Objective methods do not rely on written or verbal responses from a study participant (or his/her proxy) but, instead, record phenomena from which dimensions of diet, physical activity, or anthropometry can be inferred.
The phenomena can be anthropometric, physiological, kinematic, biochemical, or environmental in nature.
Technology is often used to capture these variables directly.
Direct observation can also capture some of these phenomena. This method sits on the boundary between subjective and objective methods since although observers make subjective records, they are typically independent of the person under study. However,
when the observer is a proxy-reporter (e.g. teacher or parent), observations may not be fully independent of the person under study.
The initial raw measurement by the tool is normally then subject to a sequence of inferential steps which result in estimates of diet, physical activity or anthropometry.
Objective methods minimise issues relating to respondent bias, such as recall errors and social desirability.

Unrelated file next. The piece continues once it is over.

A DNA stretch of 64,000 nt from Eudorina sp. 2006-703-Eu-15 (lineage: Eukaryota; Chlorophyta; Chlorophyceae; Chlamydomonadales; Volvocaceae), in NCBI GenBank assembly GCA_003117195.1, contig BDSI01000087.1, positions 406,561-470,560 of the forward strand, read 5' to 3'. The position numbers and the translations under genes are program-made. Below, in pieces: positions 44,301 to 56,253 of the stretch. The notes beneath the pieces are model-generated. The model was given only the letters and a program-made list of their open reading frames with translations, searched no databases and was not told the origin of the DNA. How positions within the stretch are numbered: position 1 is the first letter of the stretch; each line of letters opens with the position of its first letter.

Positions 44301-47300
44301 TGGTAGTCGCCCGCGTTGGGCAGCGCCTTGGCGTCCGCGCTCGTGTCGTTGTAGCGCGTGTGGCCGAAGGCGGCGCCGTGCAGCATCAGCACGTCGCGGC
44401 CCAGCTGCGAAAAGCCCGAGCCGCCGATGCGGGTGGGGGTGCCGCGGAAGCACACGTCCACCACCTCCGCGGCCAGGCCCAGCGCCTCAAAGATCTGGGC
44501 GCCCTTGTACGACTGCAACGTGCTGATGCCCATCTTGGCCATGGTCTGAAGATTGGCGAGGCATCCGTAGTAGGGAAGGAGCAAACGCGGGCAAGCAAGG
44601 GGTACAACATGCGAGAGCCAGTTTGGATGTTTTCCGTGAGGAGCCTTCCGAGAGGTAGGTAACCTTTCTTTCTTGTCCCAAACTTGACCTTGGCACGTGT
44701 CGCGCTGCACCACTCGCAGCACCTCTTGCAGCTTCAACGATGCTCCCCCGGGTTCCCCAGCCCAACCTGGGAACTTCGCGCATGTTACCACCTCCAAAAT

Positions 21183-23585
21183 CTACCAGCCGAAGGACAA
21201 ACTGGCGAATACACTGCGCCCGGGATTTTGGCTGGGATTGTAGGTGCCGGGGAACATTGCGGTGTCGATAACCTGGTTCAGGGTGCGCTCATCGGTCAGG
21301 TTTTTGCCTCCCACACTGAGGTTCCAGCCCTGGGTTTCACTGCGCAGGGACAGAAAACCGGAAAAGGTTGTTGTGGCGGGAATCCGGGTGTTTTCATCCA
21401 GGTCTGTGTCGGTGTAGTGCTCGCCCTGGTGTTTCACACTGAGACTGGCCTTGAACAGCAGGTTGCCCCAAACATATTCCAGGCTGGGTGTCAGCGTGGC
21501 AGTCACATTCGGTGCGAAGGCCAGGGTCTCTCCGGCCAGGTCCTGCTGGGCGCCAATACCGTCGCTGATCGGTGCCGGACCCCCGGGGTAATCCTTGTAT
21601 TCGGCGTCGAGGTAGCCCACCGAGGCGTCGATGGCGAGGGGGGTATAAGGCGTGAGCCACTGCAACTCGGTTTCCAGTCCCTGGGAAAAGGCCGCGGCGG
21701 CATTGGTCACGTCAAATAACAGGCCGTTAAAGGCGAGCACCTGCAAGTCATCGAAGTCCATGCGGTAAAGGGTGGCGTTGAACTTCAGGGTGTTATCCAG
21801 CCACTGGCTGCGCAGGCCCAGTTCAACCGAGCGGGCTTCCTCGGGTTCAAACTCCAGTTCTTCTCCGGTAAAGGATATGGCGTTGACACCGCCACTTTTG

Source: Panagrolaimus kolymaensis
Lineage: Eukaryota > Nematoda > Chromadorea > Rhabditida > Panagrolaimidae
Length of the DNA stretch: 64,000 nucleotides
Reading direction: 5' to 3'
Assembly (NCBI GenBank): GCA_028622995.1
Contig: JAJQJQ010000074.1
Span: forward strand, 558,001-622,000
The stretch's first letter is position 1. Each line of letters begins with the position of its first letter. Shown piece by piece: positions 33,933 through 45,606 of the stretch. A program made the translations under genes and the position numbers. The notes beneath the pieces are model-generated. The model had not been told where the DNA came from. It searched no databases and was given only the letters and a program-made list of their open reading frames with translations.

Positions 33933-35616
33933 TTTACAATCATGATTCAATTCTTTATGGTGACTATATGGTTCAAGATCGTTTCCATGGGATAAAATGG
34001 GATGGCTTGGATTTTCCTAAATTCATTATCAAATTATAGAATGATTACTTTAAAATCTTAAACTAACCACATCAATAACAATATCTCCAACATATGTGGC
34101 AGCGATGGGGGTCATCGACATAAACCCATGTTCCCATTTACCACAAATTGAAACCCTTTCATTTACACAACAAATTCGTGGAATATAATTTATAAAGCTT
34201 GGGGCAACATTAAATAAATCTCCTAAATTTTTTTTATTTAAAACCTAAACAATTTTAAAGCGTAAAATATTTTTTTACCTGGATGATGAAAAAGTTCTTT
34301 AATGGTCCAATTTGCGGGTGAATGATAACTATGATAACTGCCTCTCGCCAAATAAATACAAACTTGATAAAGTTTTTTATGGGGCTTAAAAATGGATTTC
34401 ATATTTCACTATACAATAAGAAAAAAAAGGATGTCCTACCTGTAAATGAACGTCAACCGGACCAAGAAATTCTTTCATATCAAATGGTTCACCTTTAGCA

As a result, these methods can provide more accurate estimates of diet, physical activity, and anthropometry with less complex error structure; they are often used as criterion methods to assess the validity of other subjective or objective methods.
Objective methods can be costly, intrusive, plus burdensome in terms of time and effort for the participant and researcher, sometimes rendering them more difficult to apply to large epidemiological settings.
Objective methods may require specialised training.
Participant’s consent is essential, as always. Depending on the mode of assessment (e.g. blood drawing, video recording, prolonged observation), willingness to participate may vary and be a source of selection bias.
Depending on the instrument used, an individual’s recognition of being recorded may alter behaviours, a ‘reactivity bias’ that may be related to social desirability.
In addition, objective measures each possess their own limitations and no single "gold-standard"